Uruguay has the second highest mobile penetration in Latin American (the highest being Panama). The mobile market is dominated by Antel, with Telefónica’s Movistar as second-placed operators and América Móvil’s Claro a distant third. All three operators offer mobile broadband through 3G and LTE networks. Mobile broadband is the fastest growing telecom sector by far. Operators have achieved nationwide 3G coverage, which has attracted a growing number of subscribers outside of Montevideo. The number of mobile broadband subscribers continues to grow strongly. Antel has been at the forefront with LTE services, though the auction of multi-band spectrum in August 2017 has also enabled Movistar and Claro to widen the reach of their LTE offers.
Antel stands for Administración Nacional de Telecomunicaciones, the state-owned, national provider of telecommunication. It has a monopoly for landlines, but on mobile networks, it competes with Movistar and Claro. Still, it's the market leader with 53% of all cellular customers and the best network in the country
Early in April 2019, Uruguay’s state-run telecommunications company, ANTEL, deployed the first 5G commercial network in partnership with Nokia. This was the first upgrade not only in Uruguay but also in Latin America, kick-starting the regional race towards 5G.
ANTEL and Nokia made the first 5G call in Uruguay using the 28 GHz frequency band, demonstrating the low latency capabilities of 5G using a virtual-reality sports application. 5G portfolio is likely to provide ANTEL’s customers with high bandwidth and low latency services, alongside new applications in areas such as virtual reality, augmented reality and artificial intelligence. Enterprises will also gain from various IoT vertical use cases enabled by 5G as it will help improve operational efficiency and user experiences while providing new revenue streams.
This network deployment started in the Barra de Manantiales area, Maldonado Department, where the first 5G base stations are operational and ready to provide services. ANTEL showed the ultra-low latencies and high speeds of 5G to local authorities and press at a launch event, using a virtual-reality sports application called "penalty kick".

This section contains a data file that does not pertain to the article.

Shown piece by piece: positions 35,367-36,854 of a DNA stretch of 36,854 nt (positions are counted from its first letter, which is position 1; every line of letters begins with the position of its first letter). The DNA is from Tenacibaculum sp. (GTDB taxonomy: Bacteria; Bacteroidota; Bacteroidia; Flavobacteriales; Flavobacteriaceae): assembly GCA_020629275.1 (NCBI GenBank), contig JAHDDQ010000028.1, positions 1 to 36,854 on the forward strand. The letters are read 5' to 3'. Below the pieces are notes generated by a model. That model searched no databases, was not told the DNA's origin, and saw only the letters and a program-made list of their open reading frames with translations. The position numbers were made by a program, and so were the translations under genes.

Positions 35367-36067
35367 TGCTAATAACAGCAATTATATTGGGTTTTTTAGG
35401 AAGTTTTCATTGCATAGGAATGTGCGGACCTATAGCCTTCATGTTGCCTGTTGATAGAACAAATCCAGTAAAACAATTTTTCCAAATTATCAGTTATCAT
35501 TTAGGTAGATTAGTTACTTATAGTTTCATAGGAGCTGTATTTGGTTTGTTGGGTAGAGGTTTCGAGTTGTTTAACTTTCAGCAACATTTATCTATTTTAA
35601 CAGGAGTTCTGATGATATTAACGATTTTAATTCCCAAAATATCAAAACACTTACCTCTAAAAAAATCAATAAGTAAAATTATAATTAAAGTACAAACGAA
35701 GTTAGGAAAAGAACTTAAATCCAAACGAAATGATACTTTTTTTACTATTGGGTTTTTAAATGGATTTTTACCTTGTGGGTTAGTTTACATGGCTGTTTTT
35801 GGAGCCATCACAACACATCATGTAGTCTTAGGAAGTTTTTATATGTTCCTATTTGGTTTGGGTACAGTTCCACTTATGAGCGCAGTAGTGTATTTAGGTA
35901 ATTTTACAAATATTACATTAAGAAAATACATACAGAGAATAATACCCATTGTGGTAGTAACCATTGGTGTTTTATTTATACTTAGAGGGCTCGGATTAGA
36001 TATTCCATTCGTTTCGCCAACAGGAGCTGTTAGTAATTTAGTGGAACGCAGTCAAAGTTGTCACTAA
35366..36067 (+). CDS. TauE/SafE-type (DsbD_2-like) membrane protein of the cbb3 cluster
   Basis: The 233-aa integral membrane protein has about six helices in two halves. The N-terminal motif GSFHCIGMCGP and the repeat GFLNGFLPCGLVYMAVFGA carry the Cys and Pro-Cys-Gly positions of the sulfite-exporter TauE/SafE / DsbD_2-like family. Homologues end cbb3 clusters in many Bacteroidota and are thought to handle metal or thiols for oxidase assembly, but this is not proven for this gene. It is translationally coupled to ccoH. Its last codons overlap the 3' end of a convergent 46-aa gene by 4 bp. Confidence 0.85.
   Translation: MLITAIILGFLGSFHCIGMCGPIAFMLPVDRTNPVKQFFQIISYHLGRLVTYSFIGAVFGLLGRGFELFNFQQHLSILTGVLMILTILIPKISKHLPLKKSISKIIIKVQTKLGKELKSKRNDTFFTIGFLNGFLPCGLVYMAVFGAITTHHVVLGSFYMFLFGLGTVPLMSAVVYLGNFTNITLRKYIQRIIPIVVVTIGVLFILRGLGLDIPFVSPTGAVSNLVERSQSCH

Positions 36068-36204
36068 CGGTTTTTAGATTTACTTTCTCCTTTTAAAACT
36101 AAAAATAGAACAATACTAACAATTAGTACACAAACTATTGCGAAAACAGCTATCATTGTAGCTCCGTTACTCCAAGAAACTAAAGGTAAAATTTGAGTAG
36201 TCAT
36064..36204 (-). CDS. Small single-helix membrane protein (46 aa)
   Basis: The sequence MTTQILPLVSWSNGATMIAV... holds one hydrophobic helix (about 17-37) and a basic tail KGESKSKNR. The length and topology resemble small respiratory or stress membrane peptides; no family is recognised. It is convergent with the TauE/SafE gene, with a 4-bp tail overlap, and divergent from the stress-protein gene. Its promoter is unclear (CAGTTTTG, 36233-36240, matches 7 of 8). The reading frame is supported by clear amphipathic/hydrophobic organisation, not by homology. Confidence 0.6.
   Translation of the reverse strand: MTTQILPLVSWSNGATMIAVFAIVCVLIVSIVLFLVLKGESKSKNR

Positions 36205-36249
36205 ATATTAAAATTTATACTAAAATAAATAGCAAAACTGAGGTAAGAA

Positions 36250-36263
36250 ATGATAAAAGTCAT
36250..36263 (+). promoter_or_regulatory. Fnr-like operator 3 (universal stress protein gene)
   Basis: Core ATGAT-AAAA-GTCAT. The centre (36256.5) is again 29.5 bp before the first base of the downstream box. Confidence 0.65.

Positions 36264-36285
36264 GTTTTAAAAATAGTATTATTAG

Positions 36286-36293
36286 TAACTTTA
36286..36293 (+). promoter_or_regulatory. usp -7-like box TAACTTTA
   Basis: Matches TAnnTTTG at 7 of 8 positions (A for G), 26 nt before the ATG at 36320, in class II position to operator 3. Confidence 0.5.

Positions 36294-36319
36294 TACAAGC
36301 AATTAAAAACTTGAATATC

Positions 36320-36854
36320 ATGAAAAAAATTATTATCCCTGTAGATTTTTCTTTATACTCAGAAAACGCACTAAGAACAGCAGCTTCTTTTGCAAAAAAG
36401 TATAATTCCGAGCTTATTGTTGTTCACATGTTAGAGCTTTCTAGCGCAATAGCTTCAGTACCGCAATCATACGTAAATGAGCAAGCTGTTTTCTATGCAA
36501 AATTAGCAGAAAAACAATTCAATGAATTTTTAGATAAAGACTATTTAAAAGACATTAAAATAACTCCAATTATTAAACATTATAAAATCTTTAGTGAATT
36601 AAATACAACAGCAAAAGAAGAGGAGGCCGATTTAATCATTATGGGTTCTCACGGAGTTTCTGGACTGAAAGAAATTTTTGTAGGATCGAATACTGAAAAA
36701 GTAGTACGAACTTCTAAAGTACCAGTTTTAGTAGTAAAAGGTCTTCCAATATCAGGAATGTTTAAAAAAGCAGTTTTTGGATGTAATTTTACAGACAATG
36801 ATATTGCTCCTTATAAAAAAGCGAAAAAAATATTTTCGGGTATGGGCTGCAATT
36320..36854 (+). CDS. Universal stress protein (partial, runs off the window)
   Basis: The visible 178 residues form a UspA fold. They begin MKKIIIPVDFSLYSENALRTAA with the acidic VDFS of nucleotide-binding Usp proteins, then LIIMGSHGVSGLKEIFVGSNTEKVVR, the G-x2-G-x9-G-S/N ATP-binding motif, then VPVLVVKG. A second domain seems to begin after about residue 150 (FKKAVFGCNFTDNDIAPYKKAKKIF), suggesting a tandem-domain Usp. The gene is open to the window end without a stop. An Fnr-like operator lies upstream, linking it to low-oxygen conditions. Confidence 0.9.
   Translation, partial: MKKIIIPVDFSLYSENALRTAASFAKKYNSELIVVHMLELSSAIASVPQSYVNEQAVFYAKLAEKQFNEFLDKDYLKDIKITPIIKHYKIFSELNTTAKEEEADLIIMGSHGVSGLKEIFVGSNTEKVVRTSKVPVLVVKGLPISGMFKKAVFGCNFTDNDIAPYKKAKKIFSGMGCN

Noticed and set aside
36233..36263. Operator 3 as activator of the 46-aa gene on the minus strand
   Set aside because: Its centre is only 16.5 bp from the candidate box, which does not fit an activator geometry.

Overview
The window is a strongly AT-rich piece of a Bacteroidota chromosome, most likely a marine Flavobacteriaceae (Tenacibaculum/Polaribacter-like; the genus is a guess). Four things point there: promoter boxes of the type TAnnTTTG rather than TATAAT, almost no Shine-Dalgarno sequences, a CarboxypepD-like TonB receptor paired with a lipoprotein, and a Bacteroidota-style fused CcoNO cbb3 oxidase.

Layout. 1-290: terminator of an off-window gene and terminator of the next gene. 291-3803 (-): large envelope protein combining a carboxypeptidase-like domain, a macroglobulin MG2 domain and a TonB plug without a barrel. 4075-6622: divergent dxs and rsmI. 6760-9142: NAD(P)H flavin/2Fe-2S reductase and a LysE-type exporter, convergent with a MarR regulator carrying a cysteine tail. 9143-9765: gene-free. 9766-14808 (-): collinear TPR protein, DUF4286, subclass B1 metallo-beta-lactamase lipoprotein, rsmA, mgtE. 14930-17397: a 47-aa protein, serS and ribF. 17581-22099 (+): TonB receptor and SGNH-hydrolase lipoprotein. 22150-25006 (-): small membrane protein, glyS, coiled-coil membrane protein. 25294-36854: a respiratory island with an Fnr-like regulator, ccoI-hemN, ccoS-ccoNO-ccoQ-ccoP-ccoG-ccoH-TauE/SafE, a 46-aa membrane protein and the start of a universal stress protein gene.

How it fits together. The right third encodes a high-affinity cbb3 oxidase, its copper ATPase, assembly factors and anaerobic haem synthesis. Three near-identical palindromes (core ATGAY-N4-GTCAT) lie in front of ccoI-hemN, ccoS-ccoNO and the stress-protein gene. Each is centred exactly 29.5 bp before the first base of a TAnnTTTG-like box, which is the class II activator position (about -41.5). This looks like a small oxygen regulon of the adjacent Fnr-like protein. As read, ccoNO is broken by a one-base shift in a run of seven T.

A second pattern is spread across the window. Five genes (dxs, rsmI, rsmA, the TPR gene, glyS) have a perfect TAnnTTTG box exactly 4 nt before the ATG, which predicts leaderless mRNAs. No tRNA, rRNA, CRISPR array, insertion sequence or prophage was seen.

Nokia and ANTEL have a long and important partnership in delivering mobile, IP and optical services to the Uruguayan market. They continue to work closely together in delivering the full commercial deployment of the 5G radio network. Nokia's services expertise plays a key role in deploying 5G networks and the team worked closely with the ANTEL team to deliver this demonstration for Uruguay.
Andrés Tolosa, the President of ANTEL, stated:
"We are very proud to be the first operator in Latin America to set a 5G network into commercial service. This milestone is in line with our strong commitment to the development of the industrial and entertainment sectors as well as a great impulse to application development. We are a worldwide reference in FTTH networks and pioneers in providing our subscribers with state-of-the-art mobile networks. This great step towards 5G, with Nokia's support, enhances our technological ecosystem. Once again, we confirm our technological leadership in the region."
The agency reportedly plans to add more networks in other municipalities in the upcoming weeks. Additionally, citizens should be able to equip devices with 5G technology over the next month.
ANTEL also introduced the first 28GHz frequency bandwidth with support from Nokia. The Finnish company provided the 5G infrastructure, the RAN radio access network, optical transmission and supporting services.
José Otero, the vice-president of 5G Americas for Latin America, stressed the importance of the cooperation between the public and private sectors around the world to obtain this new technology. What’s more, ANTEL’s and Nokia’s history goes a long way back, so this initiative also reinforces ties between the entities.
Claro by Mexican América Móvil is the smallest network in the country on "American" frequencies and a 13% market share. 4G started in 2014 in Montevideo and has spread to other towns.
Both of the smaller telcos have yet to make progress on 5G.